Black L.A. 1947: No Room on Athletes Plane for UCLA Track Star Lloyd LaBeach

L.A. Sentinel, 1947
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July 24, 1947: L.A. Sentinel columnist Edward Robinson has the story of UCLA track star Lloyd LaBeach, born in Panama to Jamaican parents, who came to Los Angeles because of the severe winters in Wisconsin, where he was attending the university.

Robinson said LaBeach won both sprints at the recent Pasadena Games, beating USC’s Mel Patton and earning a trip to the AAU competition in Lincoln, Neb. The “keep it white program” at USC said there wasn’t room on the plane to the games, Robinson said, although officials found room for others.

According to the Los Angeles Times, on June 13, 1947, LaBeach ended Patton’s string of 18 victories, defeating Patton in the 220-yard dash in the Southern Pacific AAU Pasadena Games held at the Coliseum at 20.8 seconds, and 20.7 seconds for the 200 meters. Patton narrowly defeated La Beach in the 100 meters, The Times said.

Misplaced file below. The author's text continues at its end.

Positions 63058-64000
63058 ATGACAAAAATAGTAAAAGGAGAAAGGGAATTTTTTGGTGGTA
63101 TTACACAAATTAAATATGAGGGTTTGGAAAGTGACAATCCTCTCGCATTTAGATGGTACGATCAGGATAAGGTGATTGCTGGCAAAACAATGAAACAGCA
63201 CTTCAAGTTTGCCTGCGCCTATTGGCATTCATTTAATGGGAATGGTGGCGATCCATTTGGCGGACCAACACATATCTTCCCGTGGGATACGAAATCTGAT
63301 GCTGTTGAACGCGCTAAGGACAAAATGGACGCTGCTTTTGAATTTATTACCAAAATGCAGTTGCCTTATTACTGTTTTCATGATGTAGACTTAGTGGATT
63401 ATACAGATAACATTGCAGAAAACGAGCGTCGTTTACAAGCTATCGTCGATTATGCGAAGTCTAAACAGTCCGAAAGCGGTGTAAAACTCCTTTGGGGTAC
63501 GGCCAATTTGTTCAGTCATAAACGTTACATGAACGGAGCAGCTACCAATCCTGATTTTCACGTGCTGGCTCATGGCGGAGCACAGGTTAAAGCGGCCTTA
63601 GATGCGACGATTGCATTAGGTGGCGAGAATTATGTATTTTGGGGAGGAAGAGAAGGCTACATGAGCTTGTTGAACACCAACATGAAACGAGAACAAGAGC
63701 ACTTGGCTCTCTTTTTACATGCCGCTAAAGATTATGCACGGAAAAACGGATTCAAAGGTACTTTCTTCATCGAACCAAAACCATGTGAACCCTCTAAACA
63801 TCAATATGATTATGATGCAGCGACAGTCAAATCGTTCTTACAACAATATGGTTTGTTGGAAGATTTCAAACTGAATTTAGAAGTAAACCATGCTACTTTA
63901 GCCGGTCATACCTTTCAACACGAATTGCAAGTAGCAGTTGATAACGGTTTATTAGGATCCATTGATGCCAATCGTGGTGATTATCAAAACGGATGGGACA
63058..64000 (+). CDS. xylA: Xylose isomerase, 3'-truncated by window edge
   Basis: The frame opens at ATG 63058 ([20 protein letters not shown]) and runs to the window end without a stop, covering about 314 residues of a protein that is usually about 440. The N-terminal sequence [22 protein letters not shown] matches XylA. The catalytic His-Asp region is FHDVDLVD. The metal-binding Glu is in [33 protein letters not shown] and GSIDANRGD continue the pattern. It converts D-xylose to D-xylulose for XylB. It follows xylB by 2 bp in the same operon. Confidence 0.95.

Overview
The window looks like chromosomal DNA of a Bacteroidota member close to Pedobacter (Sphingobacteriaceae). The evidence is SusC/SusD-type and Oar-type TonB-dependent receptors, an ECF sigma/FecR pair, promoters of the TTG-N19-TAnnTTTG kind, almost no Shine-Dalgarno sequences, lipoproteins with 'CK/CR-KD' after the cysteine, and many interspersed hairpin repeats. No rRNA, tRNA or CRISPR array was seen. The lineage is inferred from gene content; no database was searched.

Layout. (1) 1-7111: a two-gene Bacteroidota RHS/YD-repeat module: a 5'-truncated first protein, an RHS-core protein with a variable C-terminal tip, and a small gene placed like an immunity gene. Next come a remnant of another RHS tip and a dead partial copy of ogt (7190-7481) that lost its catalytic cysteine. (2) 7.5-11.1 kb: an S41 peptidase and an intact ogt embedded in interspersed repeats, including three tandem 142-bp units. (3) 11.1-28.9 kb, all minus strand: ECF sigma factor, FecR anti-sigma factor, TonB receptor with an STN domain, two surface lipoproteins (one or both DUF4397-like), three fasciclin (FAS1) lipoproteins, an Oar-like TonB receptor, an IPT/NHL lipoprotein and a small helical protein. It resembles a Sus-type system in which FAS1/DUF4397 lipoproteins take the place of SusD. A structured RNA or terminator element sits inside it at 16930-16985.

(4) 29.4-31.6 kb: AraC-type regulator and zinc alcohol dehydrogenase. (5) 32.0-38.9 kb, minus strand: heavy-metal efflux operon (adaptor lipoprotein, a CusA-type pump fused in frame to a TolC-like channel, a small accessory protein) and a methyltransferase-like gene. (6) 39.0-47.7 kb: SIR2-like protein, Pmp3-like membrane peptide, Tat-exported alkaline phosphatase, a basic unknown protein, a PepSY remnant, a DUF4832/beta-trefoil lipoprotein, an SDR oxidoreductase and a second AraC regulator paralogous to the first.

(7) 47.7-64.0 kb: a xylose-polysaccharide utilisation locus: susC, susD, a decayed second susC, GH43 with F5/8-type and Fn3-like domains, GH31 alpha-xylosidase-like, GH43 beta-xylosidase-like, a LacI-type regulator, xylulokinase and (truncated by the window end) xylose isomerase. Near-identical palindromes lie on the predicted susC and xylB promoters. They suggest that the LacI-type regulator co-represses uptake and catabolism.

Representing Panama, LaBeach won two bronze medals in the 1948 Olympic Games in London. He placed third in the men’s 100 meters at 10.6 seconds behind Harrison Dillard of the U.S., who took the gold at 10.3 seconds, and Barney Ewell of the U.S., who took the silver at 10.4 seconds. He won his second bronze medal in the men’s 200 meters at 21.2 seconds against Patton, who took the gold medal at 21.1 seconds and Barney Ewell, who took the silver medal, also at 21.1 seconds.

His brother Byron LaBeach, representing Jamaica, competed in the men’s 100 meters in the 1952 Olympics in Helsinki.

Lloyd LaBeach died in 1999 in New York at the age of 76.

Los Angeles Sentinel, 1947

About lmharnisch

I am retired from the Los Angeles Times
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